Former Arsenal defender, Viv Anderson, has launched an initiative to help ex-players who suffer from depression.
Anderson, who played in 120 games for the Gunners, wants to help the startling number of former athletes who find themselves feeling as if they have no purpose once their playing days are over.
“The biggest challenge, for me, was waiting for the phone to ring, until the penny drops no one wants you out there and you have to go looking,” said the 61-year-old, who retired from playing in 1995.
“When their playing careers are over it can often be a huge shock to the system for former elite athletes.
“Not only do they have to adjust to life outside the game, but they also have to adapt their finances according to their new life.
“As the statistics show it’s often an uneasy transition, sometimes traumatic, and in the worst cases, life-threatening.”
Anderson’s scheme, known as PlayOn, is designed to help athletes from all sports cope with life once they’ve retired.
According to talkSPORT, who cite Alan Gernon’s book ‘Retired: What Happens to Footballers When the Game’s Up’, 35% of ex-professionals will experience depression.
Two out of five ex-players face bankruptcy within five years of retirement and a third get divorced within a year.
Therefore, it’s understandable that former players feel as if they’re at a loose end when they retire and this can lead to depression.
Clarke Carlisle, who played for QPR and Burnley attempted suicide three years ago after claiming to lose his sense of identity and ex-Leicester and Norwich star, Darren Eadie, revealed back in 2012 that he suffered depression and crippling anxiety as a result of having to give up the sport he loved.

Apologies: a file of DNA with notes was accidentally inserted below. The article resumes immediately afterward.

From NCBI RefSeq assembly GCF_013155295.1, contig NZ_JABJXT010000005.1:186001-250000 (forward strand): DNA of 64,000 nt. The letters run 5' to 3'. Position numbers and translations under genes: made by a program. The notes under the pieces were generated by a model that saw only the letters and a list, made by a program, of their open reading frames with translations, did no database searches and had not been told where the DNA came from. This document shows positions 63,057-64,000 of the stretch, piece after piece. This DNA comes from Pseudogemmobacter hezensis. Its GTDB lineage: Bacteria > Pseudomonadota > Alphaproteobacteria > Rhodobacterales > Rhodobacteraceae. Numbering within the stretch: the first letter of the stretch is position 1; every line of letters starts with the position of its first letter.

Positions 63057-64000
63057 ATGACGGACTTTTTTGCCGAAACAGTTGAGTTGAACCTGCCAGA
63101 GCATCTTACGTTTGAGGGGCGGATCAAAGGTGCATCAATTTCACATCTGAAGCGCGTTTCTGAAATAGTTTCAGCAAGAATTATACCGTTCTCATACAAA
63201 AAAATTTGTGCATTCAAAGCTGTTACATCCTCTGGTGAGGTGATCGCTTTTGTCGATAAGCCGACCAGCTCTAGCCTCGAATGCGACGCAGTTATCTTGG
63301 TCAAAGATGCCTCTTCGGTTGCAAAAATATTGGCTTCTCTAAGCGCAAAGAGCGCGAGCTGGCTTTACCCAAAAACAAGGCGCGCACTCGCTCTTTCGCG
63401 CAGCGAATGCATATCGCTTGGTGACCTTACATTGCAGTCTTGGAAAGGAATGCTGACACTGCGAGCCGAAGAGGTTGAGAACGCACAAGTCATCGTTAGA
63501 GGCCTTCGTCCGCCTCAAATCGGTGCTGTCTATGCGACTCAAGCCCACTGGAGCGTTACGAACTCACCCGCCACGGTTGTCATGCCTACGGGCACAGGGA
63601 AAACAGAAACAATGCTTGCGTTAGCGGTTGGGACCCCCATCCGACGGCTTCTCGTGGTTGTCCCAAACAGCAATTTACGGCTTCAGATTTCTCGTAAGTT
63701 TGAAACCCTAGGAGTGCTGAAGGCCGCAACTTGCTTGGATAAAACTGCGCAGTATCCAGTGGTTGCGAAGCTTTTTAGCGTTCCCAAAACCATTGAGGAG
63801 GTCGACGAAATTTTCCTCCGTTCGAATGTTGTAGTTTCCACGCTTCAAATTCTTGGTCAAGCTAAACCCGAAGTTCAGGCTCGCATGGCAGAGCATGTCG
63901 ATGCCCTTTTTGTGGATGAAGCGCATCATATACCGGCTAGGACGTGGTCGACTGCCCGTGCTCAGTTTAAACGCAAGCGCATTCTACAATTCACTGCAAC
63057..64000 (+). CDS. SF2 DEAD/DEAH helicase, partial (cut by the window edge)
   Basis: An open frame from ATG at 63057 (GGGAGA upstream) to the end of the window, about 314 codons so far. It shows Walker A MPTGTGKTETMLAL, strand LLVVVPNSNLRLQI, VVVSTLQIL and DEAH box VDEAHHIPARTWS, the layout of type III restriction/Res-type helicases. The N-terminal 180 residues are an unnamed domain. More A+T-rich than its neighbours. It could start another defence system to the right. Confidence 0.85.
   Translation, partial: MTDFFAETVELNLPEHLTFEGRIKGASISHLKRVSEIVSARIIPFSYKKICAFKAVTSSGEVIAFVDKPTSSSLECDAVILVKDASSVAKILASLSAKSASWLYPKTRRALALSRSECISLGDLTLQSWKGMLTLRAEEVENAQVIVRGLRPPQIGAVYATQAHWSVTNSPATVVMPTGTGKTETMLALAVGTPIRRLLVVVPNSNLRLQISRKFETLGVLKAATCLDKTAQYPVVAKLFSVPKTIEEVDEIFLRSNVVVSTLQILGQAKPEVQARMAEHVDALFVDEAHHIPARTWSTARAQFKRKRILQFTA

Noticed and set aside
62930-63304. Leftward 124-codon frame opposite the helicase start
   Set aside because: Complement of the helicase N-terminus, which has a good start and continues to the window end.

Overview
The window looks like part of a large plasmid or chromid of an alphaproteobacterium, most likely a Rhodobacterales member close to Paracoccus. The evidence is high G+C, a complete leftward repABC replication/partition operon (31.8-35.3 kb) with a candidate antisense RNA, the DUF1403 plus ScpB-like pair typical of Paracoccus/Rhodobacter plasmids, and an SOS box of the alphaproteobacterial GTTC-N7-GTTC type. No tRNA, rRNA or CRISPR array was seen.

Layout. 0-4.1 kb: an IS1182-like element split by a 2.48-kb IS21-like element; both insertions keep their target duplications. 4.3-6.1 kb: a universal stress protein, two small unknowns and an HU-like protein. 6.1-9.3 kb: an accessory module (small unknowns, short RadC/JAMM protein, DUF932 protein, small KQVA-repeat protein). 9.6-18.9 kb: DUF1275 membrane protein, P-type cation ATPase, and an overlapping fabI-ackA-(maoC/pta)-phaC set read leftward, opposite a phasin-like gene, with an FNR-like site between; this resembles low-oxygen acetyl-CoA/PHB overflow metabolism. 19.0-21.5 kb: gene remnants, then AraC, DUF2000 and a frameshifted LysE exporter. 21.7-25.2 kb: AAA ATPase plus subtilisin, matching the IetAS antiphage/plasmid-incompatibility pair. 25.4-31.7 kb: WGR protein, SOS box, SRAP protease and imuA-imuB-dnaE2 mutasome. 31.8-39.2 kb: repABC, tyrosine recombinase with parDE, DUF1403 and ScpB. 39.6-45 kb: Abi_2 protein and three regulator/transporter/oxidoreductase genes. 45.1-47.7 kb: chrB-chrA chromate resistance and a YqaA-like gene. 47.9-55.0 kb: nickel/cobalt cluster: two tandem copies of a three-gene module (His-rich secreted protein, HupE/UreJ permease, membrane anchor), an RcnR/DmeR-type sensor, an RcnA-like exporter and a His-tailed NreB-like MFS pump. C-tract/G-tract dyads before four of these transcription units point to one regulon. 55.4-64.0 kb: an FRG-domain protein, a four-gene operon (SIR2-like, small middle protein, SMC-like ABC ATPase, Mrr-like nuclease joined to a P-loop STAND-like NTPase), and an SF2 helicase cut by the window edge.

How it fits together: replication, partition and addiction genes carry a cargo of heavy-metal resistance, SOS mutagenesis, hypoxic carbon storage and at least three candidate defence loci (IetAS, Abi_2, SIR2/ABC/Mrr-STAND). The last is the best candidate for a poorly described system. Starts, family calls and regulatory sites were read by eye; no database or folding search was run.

“At first I was OK. It was nice being back among family and friends,” Eadie said. “I just thought I’d be able to sit around and do my own thing. But things started to change. People I’d started to trust in life let me down. In football and inside the changing room, everybody is pretty much in the same boat and same position in life. You all trust each other and the camaraderie in the team brings everybody closer.
“On the outside, things are different and you soon realise that you can’t trust everybody. I was involved in a couple of business ventures that didn’t work out. People that I thought had my best interests at heart didn’t. It is hard when the only thing you know is football. I would go into Norwich and walk around and see everybody else was happy and it depressed me even more. It was a vicious circle. Then the panic attacks started and it was completely debilitating. I’d end up having to call Kelly to come and get me. It was really scary and it paralysed me at times. It would happen up to three times a day, and cause pain in my arms and other places in my body.”
As with any profession, giving up will always be hard if it’s all that you’ve known, but unless athletes have the right people around them and proper advice upon retirement, it can go south for them much quicker.